Promptly Produced

Writing Prompts

I want to write! I want to produce, to compose, to publish, to attain fame and fortune, or at least acknowledgement, acclaim and adoration, to achieve contact and communication with others….  and apparently, so do tons of other folks.

Many people like me, who are productive, but not creative, are always searching for a little sumpin’-sumpin’ in the way of inspiration.  I am not amazed, but perhaps awed, by the number of ‘prompts’ that are available.  Words or phrases are offered, or pictures, to write stories or poems around.

There are 33-word Flash Fiction Challenges, which I stay away from. Hell, I can’t even say hello in 33 words.  There are 50-word, 100-word, and 150-word Challenges to write a complete story.  One somewhat odd challenge is a weekly offering of seven random words, to include as many as possible in a poem or tale.  This is one week’s selection.

Prompt

Being, as usual, shy a theme to base a short story on; I was giddy with anticipation, to trot out my writing skills.  I didn’t feel any doubt, and didn’t think that this challenge could punish my compositional abilities.  I was sure that I could manage to publish a bland, uninteresting paragraph or two.

I can write as much or as little as I want. Unlike the 100-word Flash Fiction Challenge, there’s not even a proposed word limit.  Over there, if I run a word or two over, I have to shave a couple off.  If I’m a few short, I just compose an addition, and pop a couple more in.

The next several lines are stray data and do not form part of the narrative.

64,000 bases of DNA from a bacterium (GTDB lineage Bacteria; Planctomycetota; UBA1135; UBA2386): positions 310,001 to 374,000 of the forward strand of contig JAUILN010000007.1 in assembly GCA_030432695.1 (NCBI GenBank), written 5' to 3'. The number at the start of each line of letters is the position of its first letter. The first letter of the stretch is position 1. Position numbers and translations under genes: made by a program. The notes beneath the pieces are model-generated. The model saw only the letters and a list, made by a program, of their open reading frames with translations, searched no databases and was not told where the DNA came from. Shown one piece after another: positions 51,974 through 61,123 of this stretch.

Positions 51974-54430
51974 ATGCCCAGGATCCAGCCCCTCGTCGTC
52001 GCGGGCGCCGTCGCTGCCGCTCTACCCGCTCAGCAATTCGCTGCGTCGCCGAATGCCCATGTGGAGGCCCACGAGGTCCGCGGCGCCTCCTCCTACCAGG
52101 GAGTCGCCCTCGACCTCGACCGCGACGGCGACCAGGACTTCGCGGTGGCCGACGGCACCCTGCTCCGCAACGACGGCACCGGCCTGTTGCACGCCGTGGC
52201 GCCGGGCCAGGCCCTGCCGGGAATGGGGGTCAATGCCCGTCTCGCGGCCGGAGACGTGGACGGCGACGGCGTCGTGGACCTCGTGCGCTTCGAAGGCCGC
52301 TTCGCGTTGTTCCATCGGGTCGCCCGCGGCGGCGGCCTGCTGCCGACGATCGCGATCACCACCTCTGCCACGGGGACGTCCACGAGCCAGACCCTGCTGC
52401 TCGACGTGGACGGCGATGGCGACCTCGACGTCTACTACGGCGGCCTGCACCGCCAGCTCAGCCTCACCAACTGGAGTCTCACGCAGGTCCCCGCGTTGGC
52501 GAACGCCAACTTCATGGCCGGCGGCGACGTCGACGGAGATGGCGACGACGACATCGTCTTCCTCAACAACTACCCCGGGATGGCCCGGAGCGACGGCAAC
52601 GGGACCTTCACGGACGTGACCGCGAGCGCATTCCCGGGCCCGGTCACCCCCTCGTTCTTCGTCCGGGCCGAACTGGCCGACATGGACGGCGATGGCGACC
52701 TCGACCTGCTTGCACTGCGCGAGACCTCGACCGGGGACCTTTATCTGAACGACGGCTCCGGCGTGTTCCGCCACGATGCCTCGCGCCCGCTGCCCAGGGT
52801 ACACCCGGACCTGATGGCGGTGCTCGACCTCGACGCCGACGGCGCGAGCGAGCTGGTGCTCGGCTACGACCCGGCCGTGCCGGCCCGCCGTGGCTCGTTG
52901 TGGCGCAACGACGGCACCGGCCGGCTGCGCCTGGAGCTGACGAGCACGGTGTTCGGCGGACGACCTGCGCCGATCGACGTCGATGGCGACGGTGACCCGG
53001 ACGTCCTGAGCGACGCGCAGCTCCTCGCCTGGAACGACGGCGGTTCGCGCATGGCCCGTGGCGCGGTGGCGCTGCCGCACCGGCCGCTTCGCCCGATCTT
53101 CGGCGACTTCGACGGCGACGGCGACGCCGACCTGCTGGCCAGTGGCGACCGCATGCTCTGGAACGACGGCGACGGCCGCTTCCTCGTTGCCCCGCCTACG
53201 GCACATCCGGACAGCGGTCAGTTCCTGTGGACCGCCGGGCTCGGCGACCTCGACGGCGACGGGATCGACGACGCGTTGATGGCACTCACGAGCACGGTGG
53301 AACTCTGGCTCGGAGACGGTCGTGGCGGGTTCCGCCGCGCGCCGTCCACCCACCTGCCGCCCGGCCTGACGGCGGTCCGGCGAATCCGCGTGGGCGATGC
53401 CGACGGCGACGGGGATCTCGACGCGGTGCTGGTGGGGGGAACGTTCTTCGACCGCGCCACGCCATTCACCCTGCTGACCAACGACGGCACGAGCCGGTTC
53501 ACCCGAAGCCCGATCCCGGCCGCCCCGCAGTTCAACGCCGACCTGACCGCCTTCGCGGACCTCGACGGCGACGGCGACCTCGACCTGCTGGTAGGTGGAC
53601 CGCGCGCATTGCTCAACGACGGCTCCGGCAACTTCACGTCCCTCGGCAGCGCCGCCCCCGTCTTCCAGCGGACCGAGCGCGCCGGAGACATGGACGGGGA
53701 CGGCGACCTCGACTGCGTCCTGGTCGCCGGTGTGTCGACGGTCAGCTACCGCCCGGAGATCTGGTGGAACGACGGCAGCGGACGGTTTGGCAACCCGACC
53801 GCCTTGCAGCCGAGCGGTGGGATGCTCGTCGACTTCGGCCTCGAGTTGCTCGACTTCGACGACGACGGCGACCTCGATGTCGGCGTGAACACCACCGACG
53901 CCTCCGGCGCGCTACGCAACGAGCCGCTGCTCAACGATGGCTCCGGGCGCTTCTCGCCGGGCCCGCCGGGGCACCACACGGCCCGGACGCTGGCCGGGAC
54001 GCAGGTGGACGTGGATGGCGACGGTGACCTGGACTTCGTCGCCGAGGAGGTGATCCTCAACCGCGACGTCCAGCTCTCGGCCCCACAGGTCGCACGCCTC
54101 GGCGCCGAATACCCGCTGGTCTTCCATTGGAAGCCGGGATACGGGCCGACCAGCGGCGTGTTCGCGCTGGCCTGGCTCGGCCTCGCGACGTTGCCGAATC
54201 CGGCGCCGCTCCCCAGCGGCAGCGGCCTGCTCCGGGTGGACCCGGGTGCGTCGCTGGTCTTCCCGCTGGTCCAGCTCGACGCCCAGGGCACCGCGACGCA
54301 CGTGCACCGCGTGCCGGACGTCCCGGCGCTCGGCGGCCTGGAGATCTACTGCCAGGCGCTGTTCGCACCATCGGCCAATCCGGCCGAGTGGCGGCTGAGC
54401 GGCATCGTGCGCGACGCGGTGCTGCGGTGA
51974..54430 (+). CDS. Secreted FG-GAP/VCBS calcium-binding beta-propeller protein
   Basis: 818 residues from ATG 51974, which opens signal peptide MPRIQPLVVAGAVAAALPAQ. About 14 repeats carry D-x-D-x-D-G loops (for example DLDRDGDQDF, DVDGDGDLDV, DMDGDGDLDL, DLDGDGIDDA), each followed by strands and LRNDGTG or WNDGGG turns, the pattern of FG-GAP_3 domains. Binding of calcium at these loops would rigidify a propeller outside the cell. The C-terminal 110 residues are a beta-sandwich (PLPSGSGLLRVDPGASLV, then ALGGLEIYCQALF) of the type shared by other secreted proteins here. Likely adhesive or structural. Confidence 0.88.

giddy, addition, punish, manage, shy, shave, pop, doubt, base, trot

Fortunately, at least for me, there’s no rule that what I write has to be deep, or socially significant – just use the words.

I try to get a Rochelle 100-word FF each week, and have some WOWs ready for when I’m not successful.  The A to Z Challenge gives me 26 theme opportunities, spread over a year.  I assemble 4 joke posts at a time, and publish them about every two weeks, but I’m always on the lookout for ideas that I can use to tell a ‘Me’ story.

Do any of you use ‘prompts’ to produce posts? Which ones?  Where do you find them?  And do you have any suggestions for me?   😕

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WOW #23

Cinderella

Bibbidi Bobbidi Boo

No! Wait!  That’s ‘The Magic Song’ from the 1950 Disney animated feature, Cinderella.  What I wanted to talk about was

Bibliobibuli & Librocubicularist

This is a pair of pretentious, $12.50 words that even I wouldn’t use except as a blog-theme, to make fun of.  I recently stole liberated them from another bibliophile’s word-nut’s post.  He claimed that bibliobibuli was a person who reads too much.  I don’t know how anyone could read too much, as long as your regular chores are getting done.  Poor little, provincial Dictionary.Com doesn’t even recognize it.  From its apparent Latin roots, bibliobibulum would be the singular.